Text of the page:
IASME chief Emma Philpott has urged the cyber security industry to improve its engagement with small and medium-sized enterprises.
At the ISSE 2015 security conference in Berlin, Philpott said: "There is a lot of focus from the information security industry at the high end.
"The approach has to be simple, there must be no cyber speak, SMEs should not be made to feel bad and the cost must always be as low as possible when engaging with SMEs."
Philpott said it is also important to focus on the positives and encourage SMEs to take small steps towards better cyber security and reward any progress made.
She said engagement by the information security industry is necessary because SMEs typically do not bother with cyber security.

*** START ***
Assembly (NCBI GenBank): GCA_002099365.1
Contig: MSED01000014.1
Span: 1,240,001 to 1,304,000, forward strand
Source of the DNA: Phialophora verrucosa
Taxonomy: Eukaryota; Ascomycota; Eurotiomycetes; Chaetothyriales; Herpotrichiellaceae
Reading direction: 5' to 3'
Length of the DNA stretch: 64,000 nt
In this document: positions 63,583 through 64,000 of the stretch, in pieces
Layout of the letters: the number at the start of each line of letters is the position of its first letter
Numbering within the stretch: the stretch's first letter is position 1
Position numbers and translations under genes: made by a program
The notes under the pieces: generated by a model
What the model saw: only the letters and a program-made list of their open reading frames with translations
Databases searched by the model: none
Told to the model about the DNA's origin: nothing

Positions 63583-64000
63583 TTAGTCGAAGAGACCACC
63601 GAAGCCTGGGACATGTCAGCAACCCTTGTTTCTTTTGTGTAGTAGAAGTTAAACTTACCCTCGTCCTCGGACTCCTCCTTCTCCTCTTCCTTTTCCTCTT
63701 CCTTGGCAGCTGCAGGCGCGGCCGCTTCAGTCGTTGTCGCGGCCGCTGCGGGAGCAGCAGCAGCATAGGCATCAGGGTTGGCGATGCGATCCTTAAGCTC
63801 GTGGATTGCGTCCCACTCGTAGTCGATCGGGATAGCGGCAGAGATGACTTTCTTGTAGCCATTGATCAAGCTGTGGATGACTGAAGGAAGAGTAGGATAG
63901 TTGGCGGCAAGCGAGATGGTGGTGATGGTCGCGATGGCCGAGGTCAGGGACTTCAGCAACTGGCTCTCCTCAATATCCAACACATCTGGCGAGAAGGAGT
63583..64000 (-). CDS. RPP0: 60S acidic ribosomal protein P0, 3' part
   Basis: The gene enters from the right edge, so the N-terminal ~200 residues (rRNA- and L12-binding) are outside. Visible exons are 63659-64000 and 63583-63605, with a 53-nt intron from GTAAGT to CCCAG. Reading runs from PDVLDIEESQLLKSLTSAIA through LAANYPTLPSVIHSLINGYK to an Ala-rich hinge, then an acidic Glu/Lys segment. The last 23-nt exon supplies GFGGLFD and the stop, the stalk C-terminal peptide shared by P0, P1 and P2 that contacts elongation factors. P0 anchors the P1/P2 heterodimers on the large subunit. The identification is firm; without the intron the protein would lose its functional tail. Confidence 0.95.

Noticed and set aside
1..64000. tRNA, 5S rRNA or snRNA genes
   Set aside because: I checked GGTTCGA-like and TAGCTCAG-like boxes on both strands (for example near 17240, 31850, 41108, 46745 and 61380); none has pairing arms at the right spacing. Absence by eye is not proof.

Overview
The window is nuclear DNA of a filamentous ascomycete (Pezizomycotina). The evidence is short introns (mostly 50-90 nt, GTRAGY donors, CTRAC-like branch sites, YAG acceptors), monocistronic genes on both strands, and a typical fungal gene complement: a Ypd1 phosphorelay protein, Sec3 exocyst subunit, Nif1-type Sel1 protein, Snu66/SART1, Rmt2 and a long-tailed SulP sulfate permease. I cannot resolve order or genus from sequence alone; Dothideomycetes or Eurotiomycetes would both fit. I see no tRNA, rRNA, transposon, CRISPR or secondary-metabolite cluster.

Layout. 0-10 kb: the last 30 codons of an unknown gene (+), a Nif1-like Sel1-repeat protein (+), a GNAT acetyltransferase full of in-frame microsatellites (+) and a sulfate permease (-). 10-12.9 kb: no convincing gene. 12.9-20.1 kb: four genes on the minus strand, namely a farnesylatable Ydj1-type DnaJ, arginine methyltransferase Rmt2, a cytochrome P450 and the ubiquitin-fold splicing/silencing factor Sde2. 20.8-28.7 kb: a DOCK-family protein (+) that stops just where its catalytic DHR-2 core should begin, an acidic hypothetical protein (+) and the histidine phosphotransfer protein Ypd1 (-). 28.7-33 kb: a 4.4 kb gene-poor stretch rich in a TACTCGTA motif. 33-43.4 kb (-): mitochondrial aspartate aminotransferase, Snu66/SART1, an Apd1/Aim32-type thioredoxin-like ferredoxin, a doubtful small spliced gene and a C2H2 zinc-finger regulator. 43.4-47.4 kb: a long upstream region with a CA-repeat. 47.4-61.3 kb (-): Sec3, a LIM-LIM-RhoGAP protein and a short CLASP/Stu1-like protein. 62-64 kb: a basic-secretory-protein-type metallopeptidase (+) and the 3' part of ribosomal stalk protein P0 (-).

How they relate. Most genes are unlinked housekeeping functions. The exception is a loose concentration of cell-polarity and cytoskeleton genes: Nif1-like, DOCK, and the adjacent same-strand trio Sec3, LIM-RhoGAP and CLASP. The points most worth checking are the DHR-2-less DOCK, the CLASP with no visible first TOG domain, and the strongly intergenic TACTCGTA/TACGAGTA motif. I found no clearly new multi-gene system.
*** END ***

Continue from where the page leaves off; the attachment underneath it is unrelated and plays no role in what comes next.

Philpott added: "Another key problem is that SMEs do not hear about other SMEs being breached in cyber attacks, either because those SMEs targeted attempt to keep it quiet or they simply do not know that they were breached."
The government developed the Cyber Essentials Scheme (CES) in collaboration with IASME and other partners in an attempt to raise the cyber security profile of all UK companies. The scheme was based on research that found many companies who are breached typically lack basic security controls.
Since CES was introduced back in 2014 IASME has received 460 applications for accreditation. 258 of those received CES accreditation and 171 combined CES and IASME governance accreditation.
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